With my data now physically stored on three devices, I used DX Administrator's Prefetch Manager to set up a prefetch request. Prefetching lets you schedule copy operations (e.g., to copy frequently accessed files to more easily accessible media during off-peak hours). I created a direct prefetch request by browsing for and selecting files to prefetch; an indirect prefetch request can parse a file list from a formatted text document. I chose the ASAP option to schedule the prefetch to occur immediately after I finished setting up the request. Then, I selected the E:\historical subfolder, and the program added to my prefetch list all the files in that subfolder (43 files—165MB in all). I clicked Finish, and the prefetch request's status changed to in progress. The status changed to complete after about 5 minutes. I clicked Log to open the Prefetch log, which confirmed that the program had copied the selected files from tape to the hard disk.
Next, I tested the program's ability to open files that I had stored on nearline media. On extended drives, DX employs what OTG calls a spy driver (i.e., a driver that sits on top of NTFS and handles incoming file requests). On migrated files, you can enable a direct read attribute that tells the spy driver to read the files directly from the media on which the files reside. If you don't set this attribute, the spy driver simply copies the files to the hard disk and leaves the rest of the transaction to NTFS. DX permits fairly granular control over requests at the individual-file level. I could access the files, but reaching a purged file stored on an unmounted tape took a few minutes. The average access time to individually retrieve a random sample of six files from unmounted tapes was 2 minutes and 44 seconds per access; retrieving the same types of files from unmounted optical platters averaged 10 seconds per access. This disparity illustrates the need to consider throughput and access time when you implement an HSM system.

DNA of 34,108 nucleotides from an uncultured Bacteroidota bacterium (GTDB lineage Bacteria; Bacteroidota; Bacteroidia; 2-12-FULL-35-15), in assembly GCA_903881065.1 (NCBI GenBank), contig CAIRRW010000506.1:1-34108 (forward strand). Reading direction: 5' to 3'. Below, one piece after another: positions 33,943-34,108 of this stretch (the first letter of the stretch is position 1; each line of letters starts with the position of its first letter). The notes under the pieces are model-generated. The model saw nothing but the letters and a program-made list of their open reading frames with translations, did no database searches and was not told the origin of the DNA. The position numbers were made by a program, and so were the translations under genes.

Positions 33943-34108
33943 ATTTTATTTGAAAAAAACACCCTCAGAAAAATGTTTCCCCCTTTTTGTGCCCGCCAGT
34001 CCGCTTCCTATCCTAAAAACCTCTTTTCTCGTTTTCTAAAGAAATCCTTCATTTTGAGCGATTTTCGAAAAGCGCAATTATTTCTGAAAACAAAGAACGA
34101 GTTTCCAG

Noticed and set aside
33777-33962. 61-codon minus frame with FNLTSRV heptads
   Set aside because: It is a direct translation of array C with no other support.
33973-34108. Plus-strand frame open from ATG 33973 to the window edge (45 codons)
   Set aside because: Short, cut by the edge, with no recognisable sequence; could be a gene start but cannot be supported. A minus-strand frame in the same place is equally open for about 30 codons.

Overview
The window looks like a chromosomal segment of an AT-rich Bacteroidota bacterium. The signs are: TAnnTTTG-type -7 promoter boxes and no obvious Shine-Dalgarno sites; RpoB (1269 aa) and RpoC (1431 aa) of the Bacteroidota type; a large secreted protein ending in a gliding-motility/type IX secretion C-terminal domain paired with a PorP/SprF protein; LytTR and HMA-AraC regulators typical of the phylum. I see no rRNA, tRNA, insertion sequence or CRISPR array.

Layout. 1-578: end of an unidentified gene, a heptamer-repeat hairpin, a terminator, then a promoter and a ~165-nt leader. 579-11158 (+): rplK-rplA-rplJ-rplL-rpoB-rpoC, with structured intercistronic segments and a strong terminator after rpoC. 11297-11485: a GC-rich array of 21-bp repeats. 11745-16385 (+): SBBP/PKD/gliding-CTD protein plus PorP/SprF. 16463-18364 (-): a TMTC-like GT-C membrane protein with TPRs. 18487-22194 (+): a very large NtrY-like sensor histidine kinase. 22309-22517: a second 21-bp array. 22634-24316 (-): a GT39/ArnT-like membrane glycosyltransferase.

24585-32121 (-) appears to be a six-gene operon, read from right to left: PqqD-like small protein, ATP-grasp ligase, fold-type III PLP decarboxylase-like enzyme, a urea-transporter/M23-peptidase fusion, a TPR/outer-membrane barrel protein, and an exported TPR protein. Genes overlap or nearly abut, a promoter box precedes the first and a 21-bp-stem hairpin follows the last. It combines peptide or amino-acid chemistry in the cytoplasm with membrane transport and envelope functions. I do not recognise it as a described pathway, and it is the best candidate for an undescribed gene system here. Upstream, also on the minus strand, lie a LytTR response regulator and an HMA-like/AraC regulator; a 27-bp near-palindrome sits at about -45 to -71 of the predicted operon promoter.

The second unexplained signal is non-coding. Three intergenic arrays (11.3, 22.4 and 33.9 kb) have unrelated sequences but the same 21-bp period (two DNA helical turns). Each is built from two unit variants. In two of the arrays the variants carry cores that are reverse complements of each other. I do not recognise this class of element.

DX comes with some useful and intuitive utilities, including Report Generator, Repair Disk, Jukebox Manager, SCSI Manager, Copy Media Manager, and Windows Explorer add-ons. The manual explained how to use the tools, but I had to jump between sections to get a picture of each tool's functionality.